# Thread: A derivative problem?

1. ## A derivative problem?

Here's the problem I'm having.

f(x)=ax^n, where n and a are constants and f'(2)=3 and f'(4)= 24

I'm totally confused as to what I should be doing of even what the first steps should be. Any help is greatly appreciated.

2. Originally Posted by _nysa
Here's the problem I'm having.

f(x)=ax^n, where n and a are constants and f'(2)=3 and f'(4)= 24

I'm totally confused as to what I should be doing of even what the first steps should be. Any help is greatly appreciated.
they want you to find the constants a and n

find the derivative, then, plug in the values as prescribed. you will obtain two equations in a and n that you can solve simultaneously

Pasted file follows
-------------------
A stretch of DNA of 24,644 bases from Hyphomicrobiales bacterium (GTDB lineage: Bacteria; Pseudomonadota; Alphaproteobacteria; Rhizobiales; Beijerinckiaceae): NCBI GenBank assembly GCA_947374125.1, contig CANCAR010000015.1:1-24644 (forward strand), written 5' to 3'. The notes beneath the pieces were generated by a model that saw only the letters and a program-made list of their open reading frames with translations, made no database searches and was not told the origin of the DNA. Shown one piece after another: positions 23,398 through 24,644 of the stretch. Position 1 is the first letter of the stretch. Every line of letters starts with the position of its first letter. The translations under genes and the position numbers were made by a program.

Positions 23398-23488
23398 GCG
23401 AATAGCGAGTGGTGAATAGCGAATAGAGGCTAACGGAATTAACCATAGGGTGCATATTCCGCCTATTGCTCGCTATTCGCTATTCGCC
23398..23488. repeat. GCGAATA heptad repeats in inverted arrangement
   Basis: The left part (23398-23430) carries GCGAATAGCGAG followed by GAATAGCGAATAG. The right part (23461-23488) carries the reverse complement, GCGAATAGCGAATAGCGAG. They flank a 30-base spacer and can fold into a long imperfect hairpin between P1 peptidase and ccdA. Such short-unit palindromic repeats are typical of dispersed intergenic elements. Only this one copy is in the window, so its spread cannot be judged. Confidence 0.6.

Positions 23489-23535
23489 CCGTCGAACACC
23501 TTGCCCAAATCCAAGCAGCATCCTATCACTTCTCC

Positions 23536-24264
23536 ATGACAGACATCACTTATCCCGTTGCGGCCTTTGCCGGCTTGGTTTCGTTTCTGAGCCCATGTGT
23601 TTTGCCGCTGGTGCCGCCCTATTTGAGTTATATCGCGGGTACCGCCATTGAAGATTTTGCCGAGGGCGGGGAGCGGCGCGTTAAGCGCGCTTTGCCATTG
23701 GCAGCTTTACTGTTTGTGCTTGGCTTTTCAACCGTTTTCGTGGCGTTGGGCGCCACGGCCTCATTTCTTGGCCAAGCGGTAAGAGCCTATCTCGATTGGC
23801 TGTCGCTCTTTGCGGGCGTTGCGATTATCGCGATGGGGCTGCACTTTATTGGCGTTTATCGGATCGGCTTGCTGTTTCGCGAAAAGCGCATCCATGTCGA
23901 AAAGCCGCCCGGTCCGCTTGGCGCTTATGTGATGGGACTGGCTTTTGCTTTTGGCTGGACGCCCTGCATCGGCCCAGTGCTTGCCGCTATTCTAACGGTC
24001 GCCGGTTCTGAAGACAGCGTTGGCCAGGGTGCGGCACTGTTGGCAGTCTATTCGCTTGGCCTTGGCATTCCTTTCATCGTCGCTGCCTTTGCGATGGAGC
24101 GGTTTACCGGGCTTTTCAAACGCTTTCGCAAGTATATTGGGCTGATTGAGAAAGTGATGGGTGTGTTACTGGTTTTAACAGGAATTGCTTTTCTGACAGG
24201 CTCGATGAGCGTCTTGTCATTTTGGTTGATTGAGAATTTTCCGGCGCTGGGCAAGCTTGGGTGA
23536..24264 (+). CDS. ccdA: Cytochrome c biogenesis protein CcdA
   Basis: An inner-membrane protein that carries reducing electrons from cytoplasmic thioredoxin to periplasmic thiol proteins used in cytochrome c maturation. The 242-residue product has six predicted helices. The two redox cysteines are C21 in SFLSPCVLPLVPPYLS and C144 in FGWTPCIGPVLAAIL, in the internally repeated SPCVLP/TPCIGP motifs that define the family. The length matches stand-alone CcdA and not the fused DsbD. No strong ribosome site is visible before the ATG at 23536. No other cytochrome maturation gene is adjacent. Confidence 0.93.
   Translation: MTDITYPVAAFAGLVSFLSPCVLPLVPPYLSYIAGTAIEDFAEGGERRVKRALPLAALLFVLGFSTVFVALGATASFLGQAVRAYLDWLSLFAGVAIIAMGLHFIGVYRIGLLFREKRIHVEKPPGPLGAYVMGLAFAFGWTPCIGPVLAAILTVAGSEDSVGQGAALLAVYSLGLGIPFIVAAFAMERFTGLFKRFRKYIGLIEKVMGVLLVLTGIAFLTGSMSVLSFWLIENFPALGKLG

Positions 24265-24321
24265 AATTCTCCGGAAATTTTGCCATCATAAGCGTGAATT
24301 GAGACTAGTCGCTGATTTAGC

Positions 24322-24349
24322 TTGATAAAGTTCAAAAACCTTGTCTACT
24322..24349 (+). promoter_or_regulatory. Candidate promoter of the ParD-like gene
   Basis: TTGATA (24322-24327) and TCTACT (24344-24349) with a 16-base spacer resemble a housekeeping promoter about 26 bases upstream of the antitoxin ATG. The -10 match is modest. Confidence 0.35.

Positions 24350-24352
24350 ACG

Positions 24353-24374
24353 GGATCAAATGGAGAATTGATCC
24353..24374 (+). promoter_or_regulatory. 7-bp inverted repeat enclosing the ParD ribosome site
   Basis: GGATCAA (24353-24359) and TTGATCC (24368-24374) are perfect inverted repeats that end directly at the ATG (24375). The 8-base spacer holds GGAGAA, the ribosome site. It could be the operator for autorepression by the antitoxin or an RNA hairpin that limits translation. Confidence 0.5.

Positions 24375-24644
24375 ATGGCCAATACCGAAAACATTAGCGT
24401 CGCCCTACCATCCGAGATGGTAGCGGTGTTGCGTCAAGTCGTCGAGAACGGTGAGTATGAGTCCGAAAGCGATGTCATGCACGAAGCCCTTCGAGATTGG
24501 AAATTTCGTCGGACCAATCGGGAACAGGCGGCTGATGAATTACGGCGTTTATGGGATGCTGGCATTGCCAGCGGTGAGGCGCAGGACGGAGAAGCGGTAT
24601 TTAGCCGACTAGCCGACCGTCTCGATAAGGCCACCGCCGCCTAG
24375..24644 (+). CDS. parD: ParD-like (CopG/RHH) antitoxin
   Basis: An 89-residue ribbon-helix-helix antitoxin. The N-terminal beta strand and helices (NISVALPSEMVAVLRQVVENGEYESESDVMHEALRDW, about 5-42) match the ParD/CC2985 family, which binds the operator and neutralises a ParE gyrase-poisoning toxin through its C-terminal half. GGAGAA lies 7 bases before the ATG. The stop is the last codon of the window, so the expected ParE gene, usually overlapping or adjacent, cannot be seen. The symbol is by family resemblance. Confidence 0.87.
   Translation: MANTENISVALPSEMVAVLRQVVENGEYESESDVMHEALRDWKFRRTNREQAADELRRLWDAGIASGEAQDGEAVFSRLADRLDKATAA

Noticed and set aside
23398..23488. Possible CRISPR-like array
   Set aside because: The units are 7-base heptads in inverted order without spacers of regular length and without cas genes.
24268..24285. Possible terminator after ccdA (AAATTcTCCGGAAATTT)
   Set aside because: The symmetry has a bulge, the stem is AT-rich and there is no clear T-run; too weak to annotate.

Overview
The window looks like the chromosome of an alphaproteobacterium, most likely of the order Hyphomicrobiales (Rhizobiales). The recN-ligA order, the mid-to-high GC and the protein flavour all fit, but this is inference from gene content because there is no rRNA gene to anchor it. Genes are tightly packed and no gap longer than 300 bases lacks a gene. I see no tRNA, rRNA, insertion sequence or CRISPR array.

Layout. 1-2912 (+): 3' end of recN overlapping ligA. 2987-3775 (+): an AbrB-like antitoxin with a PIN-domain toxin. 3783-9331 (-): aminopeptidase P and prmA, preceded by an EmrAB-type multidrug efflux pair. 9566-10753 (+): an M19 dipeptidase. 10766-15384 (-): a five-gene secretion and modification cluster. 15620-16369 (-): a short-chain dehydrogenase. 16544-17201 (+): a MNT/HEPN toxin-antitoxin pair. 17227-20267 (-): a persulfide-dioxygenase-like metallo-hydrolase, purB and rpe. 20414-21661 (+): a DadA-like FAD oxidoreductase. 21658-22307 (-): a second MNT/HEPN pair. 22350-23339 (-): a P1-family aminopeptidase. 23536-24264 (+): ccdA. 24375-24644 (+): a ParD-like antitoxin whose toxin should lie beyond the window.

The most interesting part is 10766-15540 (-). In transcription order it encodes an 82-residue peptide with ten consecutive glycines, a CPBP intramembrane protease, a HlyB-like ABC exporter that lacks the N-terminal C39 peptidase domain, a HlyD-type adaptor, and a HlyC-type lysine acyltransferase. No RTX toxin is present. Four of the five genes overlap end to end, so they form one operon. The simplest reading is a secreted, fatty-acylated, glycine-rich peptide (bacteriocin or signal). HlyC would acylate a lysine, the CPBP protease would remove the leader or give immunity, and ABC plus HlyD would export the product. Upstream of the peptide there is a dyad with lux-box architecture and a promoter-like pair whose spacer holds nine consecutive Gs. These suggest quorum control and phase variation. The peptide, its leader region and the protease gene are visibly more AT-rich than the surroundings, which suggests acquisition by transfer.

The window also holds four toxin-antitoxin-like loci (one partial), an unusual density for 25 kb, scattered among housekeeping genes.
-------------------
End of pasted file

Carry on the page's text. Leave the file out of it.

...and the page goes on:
3. they want you to find the constants a and n

find the derivative, then, plug in the values as prescribed. you will obtain two equations in a and n that you can solve simultaneously
Maybe I'm being slow here, but when I do a derivative I get:

a(nx^n-1)

And this is the part where I get confused, because I don't know what values go where.

4. A similar problem was done here.

--Chris

5. Thanks Chris, but I'm stuck again.

I followed the example that you linked too, and this is what I got to.

1/8 = (1/8)^-1(1/8)^n

And then I don't know what to do anymore.

6. Originally Posted by _nysa
Thanks Chris, but I'm stuck again.

I followed the example that you linked too, and this is what I got to.

1/8 = (1/8)^-1(1/8)^n

And then I don't know what to do anymore.
Well, $\left(\tfrac{1}{8}\right)^{-1}=8$

So we have $\tfrac{1}{8}=8\cdot\left(\tfrac{1}{8}\right)^n$

This implies $\tfrac{1}{64}=\left(\tfrac{1}{8}\right)^n$

Can you finish this?

[hint: $64=8^2$]

--Chris

7. Yes I can, thanks so much!